# Confused as to why this wont compile

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Hi Guys,

I am scratching my head at the moment with this one.

I have a class which I have stripped right back to bare bones trying to work out why it wont compile in my app.

 #pragma once class Asset { public: Asset() { ++(this->nID); // Asset ID (auto-increments) } ~Asset() { } private: static int nID; }; int Asset::nID=0; 

When I compile in my main application I get the following error;

"private: static int Asset::nID" ([email="?nID@Asset@@0HA"]?nID@Asset@@0HA[/email]) already defined in framework.obj

I have taken the above and put it into a brand new C++ project and it compiles fine.

I cant understand why it wont compile in the 'primary' application I am working with.

Even if I change the nID variable to something else, then the new variable name is 'already defined'. So, it isn't a variable redefinition problem.

Any ideas on this would by hugely appreciated.

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Hi Guys,

I am scratching my head at the moment with this one.

I have a class which I have stripped right back to bare bones trying to work out why it wont compile in my app.

 #pragma once class Asset { public: Asset() { ++(this->nID); // Asset ID (auto-increments) } ~Asset() { } private: static int nID; }; int Asset::nID=0; 

When I compile in my main application I get the following error;

"private: static int Asset::nID" ([email="?nID@Asset@@0HA"]?nID@Asset@@0HA[/email]) already defined in framework.obj

I have taken the above and put it into a brand new C++ project and it compiles fine.

I cant understand why it wont compile in the 'primary' application I am working with.

Even if I change the nID variable to something else, then the new variable name is 'already defined'. So, it isn't a variable redefinition problem.

Any ideas on this would by hugely appreciated.

try setting the value inside the class or something

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"int Asset::nID=0;" is defining the variable.
So put it into a .cpp file rather than header.

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Put the
int Asset::nID=0;

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Don't know if that's the whole header file you posted here but, in case it is, it's best practice to wrap the code in a header with "#ifndef" directives.

example: name_of_file.h
 #ifndef NAME_OF_FILE_HEADER #define NAME_OF_FILE_HEADER //Put your code here... #endif 

If you don't do this you may have conflict issues when compiling.

Good luck! Edited by TMarques

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Source code (a.cpp, x.h) --(preprocessor)--> compilation_unit ---(compiler)--> a.o/.obj Source code (b.cpp, x.h) --(preprocessor)--> compilation_unit ---(compiler)--> b.o/.obj --(linker)--> executable Source code (c.cpp, x.h) --(preprocessor)--> compilation_unit ---(compiler)--> c.o/.obj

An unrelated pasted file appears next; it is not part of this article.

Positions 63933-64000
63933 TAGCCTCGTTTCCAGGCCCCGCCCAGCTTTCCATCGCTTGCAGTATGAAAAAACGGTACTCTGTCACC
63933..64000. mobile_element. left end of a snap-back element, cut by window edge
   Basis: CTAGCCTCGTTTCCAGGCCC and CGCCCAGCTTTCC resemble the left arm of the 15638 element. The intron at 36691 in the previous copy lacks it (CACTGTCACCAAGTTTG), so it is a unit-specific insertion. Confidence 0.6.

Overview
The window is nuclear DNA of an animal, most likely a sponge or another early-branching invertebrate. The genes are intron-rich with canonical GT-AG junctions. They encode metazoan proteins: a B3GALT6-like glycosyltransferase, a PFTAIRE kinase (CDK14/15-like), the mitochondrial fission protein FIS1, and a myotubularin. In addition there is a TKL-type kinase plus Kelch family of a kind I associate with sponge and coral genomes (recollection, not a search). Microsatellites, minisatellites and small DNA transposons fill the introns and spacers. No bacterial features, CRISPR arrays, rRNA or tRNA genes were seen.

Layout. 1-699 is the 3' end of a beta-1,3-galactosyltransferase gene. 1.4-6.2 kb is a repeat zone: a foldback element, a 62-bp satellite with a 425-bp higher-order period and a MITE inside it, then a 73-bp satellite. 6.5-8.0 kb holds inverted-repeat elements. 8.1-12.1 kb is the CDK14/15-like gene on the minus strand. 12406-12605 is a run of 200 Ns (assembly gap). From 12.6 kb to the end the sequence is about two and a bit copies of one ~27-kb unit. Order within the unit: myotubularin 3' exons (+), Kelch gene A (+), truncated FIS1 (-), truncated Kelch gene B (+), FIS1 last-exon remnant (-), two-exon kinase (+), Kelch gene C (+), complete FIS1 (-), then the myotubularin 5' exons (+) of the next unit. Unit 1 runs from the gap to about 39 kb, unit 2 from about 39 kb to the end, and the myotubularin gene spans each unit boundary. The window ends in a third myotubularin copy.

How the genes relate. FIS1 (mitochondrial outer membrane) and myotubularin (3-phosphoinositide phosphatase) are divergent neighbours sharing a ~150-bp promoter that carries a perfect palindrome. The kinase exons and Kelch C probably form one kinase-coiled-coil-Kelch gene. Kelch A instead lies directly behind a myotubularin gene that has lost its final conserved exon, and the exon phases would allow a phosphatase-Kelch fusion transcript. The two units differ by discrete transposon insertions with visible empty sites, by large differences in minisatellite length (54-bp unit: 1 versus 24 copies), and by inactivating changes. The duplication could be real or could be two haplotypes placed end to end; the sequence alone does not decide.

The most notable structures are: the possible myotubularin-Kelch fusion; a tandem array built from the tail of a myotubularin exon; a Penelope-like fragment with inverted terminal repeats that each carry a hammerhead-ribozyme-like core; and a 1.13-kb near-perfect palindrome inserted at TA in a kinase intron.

cpp file #includes header (.h) files. Compiler then converts stuff in those into code and symbols. nAssets is a symbol. At that point it's just a reference to something unknown, compiler doesn't care about it beyond a name.

Since each cpp is processed independently, we end up with 3 object files, each containing their own copy of nAssets. When linker puts all 3 together, it has 3 copies of nAssets.

By putting nAssets into .cpp file, such as (a.cpp), it will only generate one symbol, avoiding the confusion.

Header guard (pragma once) only prevents inclusion into same compilation unit. If x.h is included multiple times when preprocessing a.cpp, it will only appear the first time. But it will be included fully again when preprocessing b.cpp and c.cpp.

int Asset::nID=0;[/quote]This line actually says: "reserve 4 bytes inside executable at precisely this location. When someone needs nAssets symbol, give them this pointer".

Unlike most other languages, it's more than just semantic annotation, it's fairly important choice on where to put it.

it's best practice to wrap the code in a header with "#ifndef" directives.[/quote]

It is, but pragma once is fairly well supported these days and does the same. I prefer header guards myself. Edited by Antheus

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Putting the variable into a CPP file did the job.

I still don't understand why a straight cut and paste of the same code into a new project worked ok, though. Must be one of those strange compiler things.

Thanks guys, I was starting to tear my hair out.

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I still don't understand why a straight cut and paste of the same code into a new project worked ok, though. Must be one of those strange compiler things.

Definition in header will work as long as the header is included in only one CPP.
That's to say, the definition is in only one translate unit.
If the header is included in more than one CPPs, it won't link due to duplicated definition. Edited by wqking

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I still don't understand why a straight cut and paste of the same code into a new project worked ok, though. Must be one of those strange compiler things.

Because your new project probably either a) only includes the header once or b) you copied the class into a cpp file.

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